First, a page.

#ColumbusDay #UnityLakeHouston #Unity #Faith
Today we celebrate Christopher Columbus' arrival in the Americas (the islands of Bahamas) on October 12, 1492. He famously and mistakenly thought he arrived in India without realizing that he just discovered new land, not to say two entire continents. One can only imagine what it must have felt like to venture out in the unknown, having faith in having enough provisions to make the journey. No one ever before attempted such a long passage before. What must have been the relief like to finally arrive even if it was not the expected destination?
In many ways, our spiritual journey is not unlike that of Columbus. Looking back at your life's experiences, how often did great learning not come from staying within familiar waters but venture out into the unknown? How often have you thought you arrived at a certain realization or understanding only to discover later that the lesson was quite a different one? And, have you embraced the deeper lesson and learning, or, have you dismissed it without further notice?
Moses and the Israelites
The story of Moses leading the Israelites out of Egypt into the promised land comes to mind (Exodus 12–28). Having endured slavery for centuries, the Israelites followed Moses into the unknown with the hope to find new land. Much happened during this journey of 40 years, but in the end the promise was kept.
Metaphysically, the story of Moses and the Israelites represents our story of spiritual unfoldment. Moses himself symbolizes the drawing-out process from the within to the without and the Israelites signify our elevated (illumined) thoughts in consciousness (Metaphysical Bible Dictionary). As such, our journey towards the promised land—the full realization of our Divinity—is to continously draw-out our spiritual side (Israelites) from bondage, negativity, and judgment (Egypt) until we arrive at the highest realization of Being (Christ consciousness)—for as long as it takes (40 years).
One can easily imagine the such a journey may not be straight forward, at least not as linear as Columbus' first voyage may have been. For sure, the journey was not straight forward for the Israelites, which is a reality for most of us who are on a spiritual path. However, with faith and guidance the destination will be achieved despite any obstacles, challenges, or distractions.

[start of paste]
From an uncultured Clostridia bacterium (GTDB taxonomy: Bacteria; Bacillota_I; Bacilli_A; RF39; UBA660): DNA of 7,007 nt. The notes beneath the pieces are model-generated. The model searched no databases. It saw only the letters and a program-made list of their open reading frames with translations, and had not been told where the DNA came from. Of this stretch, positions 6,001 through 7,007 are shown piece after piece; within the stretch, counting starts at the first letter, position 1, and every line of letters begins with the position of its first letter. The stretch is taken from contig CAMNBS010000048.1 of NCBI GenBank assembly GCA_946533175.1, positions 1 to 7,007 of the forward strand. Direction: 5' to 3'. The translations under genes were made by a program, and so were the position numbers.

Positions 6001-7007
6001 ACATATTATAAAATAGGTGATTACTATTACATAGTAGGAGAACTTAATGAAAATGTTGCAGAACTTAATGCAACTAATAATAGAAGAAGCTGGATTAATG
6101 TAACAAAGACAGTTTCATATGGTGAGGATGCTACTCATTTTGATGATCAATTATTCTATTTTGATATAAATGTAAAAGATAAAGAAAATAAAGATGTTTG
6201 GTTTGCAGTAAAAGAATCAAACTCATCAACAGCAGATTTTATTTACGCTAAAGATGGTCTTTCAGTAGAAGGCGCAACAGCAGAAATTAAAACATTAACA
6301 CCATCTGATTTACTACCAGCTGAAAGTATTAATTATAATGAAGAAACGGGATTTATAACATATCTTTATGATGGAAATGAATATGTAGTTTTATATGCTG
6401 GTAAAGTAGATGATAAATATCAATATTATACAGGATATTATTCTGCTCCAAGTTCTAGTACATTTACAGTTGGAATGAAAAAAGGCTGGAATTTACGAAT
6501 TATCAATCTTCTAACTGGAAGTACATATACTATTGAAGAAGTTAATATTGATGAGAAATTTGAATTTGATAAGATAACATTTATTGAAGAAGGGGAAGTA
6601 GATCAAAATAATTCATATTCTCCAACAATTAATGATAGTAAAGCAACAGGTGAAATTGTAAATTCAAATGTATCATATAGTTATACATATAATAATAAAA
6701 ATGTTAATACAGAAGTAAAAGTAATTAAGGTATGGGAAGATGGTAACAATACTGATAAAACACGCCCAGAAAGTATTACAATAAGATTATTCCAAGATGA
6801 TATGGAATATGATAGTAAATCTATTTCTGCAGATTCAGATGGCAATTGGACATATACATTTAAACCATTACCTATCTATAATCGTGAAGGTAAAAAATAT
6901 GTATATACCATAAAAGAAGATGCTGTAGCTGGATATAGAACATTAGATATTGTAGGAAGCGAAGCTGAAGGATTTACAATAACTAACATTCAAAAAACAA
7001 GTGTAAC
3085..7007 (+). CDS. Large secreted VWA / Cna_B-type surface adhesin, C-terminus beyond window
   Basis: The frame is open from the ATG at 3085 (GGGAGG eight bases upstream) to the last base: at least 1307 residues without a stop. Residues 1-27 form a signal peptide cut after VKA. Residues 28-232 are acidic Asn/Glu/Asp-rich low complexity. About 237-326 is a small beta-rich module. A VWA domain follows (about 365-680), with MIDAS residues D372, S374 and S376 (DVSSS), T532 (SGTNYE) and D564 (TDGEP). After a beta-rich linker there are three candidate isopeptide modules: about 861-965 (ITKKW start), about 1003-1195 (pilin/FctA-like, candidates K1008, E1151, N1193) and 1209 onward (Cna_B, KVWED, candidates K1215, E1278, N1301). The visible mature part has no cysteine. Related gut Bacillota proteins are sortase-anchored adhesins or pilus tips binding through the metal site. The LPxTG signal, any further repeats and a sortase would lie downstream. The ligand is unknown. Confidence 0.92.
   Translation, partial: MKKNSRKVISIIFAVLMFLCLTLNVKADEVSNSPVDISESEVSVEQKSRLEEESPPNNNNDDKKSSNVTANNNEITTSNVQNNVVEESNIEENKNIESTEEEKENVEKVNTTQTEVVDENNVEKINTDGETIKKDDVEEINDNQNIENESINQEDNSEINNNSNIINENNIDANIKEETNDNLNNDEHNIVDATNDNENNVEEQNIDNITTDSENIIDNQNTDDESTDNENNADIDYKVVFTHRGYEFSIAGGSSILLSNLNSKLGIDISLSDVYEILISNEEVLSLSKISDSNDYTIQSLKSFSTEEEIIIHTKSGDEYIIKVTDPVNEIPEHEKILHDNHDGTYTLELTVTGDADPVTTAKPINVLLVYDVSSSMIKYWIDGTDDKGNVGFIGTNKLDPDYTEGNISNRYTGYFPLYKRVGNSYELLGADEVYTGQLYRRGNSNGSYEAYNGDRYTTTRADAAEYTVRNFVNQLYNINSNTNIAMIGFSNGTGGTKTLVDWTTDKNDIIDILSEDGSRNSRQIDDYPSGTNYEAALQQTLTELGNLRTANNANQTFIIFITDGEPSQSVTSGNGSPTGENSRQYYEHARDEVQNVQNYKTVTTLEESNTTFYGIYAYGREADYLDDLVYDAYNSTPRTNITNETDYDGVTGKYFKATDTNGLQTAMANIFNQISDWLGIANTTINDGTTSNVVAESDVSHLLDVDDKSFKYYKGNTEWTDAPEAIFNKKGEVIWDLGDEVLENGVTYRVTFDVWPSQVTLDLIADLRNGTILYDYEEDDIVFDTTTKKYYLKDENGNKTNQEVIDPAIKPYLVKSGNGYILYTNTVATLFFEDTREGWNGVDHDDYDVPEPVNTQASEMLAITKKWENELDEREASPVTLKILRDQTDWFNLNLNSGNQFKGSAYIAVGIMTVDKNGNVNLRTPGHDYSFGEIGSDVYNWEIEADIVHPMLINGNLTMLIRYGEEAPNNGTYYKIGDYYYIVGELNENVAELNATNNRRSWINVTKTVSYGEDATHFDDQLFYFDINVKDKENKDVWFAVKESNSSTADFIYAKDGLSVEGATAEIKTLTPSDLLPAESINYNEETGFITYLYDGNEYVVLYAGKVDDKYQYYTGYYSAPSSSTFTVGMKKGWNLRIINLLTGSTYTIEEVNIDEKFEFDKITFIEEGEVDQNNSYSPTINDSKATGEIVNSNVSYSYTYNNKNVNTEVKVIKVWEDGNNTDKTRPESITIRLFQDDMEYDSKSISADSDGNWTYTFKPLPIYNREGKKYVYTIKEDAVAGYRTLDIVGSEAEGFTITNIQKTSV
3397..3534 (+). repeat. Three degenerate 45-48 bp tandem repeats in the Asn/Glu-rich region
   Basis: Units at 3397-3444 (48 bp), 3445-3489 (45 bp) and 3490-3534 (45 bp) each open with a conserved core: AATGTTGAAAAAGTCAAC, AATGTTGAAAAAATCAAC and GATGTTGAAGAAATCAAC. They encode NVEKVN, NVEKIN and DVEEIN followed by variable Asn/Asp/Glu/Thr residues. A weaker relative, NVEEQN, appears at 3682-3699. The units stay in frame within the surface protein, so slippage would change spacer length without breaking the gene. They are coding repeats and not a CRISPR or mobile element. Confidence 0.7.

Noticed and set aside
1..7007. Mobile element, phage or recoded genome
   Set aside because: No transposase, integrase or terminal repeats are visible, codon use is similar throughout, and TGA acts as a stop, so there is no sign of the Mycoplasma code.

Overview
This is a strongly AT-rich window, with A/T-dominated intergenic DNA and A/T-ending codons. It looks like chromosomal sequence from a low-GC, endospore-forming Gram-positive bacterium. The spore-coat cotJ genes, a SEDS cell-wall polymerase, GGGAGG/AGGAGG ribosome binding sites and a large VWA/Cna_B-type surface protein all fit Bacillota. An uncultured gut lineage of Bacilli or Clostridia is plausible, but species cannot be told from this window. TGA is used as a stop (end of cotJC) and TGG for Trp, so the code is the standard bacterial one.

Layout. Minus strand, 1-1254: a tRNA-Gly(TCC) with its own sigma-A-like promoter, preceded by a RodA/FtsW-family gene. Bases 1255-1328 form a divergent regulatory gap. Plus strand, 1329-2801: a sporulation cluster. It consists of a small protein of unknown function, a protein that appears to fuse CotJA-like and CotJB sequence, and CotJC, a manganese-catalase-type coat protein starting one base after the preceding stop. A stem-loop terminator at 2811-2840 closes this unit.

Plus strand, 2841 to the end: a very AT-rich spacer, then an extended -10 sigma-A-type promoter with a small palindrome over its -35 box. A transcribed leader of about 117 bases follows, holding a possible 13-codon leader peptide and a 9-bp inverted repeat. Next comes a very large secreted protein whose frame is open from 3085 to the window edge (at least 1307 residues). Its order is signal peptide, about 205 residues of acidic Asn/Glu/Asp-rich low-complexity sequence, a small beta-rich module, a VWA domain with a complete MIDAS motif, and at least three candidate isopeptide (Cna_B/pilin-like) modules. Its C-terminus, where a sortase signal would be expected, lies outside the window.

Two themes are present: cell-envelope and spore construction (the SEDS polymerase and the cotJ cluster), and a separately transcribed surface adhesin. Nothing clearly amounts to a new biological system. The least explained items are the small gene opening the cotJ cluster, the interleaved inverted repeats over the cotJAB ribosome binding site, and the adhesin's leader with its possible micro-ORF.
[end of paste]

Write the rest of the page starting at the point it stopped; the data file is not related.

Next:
Steadfast in Faith
Very much like Columbus must have had faith in making it to land before food was running out, we must develop our faith that we are not losing our selves as we explore our spiritual nature. Becoming more of who we are, more Christ like, does not mean that we need to be anybody else but us. What we must do is to remove our error thinking or, in other words, learn to deal with our judgments, worries, regrets, etc. in a gentle and healthy way so that we can come forth with a renewed mind, expanded, and increasingly fulfilled.
To be steadfast in faith means to take the plunge and explore our spiritual nature beyond what is already known. It means to trust our intuition, our inner guidance, and our best-possible interpretation of our experiences through the lens of Goodness, Love, Compassion, etc. Faith is a power and ability to be developed. Faith is what we can come back to at any time even if we lost it for a little while. Faith is the rock upon we can build our spiritual temple as Jesus said to Peter according to the Gospel of Matthew:
"And I tell you, you are Peter, and on this rock I will build my church, and the gates of Hades will not prevail against it." —Matthew 16:18
Peter represents Faith, our ability to have faith, to trust, and to perceive. The Israelites had faith in Moses to be lead to the promised land. Moses had faith in God and himself to not fall astray. We must have faith in our own ability to realize our true nature.
Let us close with a denial and affirmation in honor of Columbus Day:
"We no longer give power to our fears that unchartered waters may lead us to starve before we arrive at our destination, and we affirm that we are steadfast in faith as we continue to explore our spiritual nature. We already are what we seek to be. We have already arrived at our destination. Let us wake up to that reality. And so it is. Amen."
Jean-Marie Schweizer, LUT